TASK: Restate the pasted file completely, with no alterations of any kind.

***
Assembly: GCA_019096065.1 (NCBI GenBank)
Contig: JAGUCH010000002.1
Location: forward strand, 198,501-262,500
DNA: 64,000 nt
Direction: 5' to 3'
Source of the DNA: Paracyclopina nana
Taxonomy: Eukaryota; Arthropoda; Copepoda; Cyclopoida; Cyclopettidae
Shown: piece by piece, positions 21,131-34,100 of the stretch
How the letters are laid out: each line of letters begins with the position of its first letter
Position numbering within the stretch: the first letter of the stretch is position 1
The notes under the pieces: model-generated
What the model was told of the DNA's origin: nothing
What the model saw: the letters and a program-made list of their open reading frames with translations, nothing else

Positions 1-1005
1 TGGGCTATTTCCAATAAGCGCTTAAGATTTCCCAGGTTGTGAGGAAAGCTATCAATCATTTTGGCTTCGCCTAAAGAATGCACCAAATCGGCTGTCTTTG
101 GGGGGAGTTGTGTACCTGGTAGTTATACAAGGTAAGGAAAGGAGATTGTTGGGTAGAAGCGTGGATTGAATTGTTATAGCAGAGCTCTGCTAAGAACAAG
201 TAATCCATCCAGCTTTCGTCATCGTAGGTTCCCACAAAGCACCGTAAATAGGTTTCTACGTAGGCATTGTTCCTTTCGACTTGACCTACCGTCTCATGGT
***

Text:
Assembly: GCA_019096065.1 (NCBI GenBank)
Contig: JAGUCH010000002.1
Location: forward strand, 198,501-262,500
DNA: 64,000 nt
Direction: 5' to 3'
Source of the DNA: Paracyclopina nana
Taxonomy: Eukaryota; Arthropoda; Copepoda; Cyclopoida; Cyclopettidae
Shown: piece by piece, positions 21,131-34,100 of the stretch
How the letters are laid out: each line of letters begins with the position of its first letter
Position numbering within the stretch: the first letter of the stretch is position 1
The notes under the pieces: model-generated
What the model was told of the DNA's origin: nothing
What the model saw: the letters and a program-made list of their open reading frames with translations, nothing else

Positions 1-1005
1 TGGGCTATTTCCAATAAGCGCTTAAGATTTCCCAGGTTGTGAGGAAAGCTATCAATCATTTTGGCTTCGCCTAAAGAATGCACCAAATCGGCTGTCTTTG
101 GGGGGAGTTGTGTACCTGGTAGTTATACAAGGTAAGGAAAGGAGATTGTTGGGTAGAAGCGTGGATTGAATTGTTATAGCAGAGCTCTGCTAAGAACAAG
201 TAATCCATCCAGCTTTCGTCATCGTAGGTTCCCACAAAGCACCGTAAATAGGTTTCTACGTAGGCATTGTTCCTTTCGACTTGACCTACCGTCTCATGGT